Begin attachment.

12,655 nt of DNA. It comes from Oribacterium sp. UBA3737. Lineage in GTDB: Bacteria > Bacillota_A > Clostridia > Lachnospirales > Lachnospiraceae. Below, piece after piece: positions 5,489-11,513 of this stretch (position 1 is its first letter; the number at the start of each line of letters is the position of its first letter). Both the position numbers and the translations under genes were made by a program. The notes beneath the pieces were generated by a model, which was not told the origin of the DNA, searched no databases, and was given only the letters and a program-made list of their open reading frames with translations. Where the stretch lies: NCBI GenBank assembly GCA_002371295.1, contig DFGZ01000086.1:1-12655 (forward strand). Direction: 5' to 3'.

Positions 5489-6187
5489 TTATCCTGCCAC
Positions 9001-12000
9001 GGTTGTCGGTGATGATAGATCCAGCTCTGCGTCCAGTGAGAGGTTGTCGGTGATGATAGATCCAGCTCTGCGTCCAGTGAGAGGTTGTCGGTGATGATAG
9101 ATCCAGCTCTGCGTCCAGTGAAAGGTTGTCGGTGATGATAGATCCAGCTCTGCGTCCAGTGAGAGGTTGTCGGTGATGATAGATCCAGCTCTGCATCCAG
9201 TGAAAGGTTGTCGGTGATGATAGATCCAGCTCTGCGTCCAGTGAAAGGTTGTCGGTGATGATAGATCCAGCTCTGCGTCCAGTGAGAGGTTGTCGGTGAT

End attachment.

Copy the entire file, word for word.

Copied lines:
12,655 nt of DNA. It comes from Oribacterium sp. UBA3737. Lineage in GTDB: Bacteria > Bacillota_A > Clostridia > Lachnospirales > Lachnospiraceae. Below, piece after piece: positions 5,489-11,513 of this stretch (position 1 is its first letter; the number at the start of each line of letters is the position of its first letter). Both the position numbers and the translations under genes were made by a program. The notes beneath the pieces were generated by a model, which was not told the origin of the DNA, searched no databases, and was given only the letters and a program-made list of their open reading frames with translations. Where the stretch lies: NCBI GenBank assembly GCA_002371295.1, contig DFGZ01000086.1:1-12655 (forward strand). Direction: 5' to 3'.

Positions 5489-6187
5489 TTATCCTGCCAC
Positions 9001-12000
9001 GGTTGTCGGTGATGATAGATCCAGCTCTGCGTCCAGTGAGAGGTTGTCGGTGATGATAGATCCAGCTCTGCGTCCAGTGAGAGGTTGTCGGTGATGATAG
9101 ATCCAGCTCTGCGTCCAGTGAAAGGTTGTCGGTGATGATAGATCCAGCTCTGCGTCCAGTGAGAGGTTGTCGGTGATGATAGATCCAGCTCTGCATCCAG
9201 TGAAAGGTTGTCGGTGATGATAGATCCAGCTCTGCGTCCAGTGAAAGGTTGTCGGTGATGATAGATCCAGCTCTGCGTCCAGTGAGAGGTTGTCGGTGAT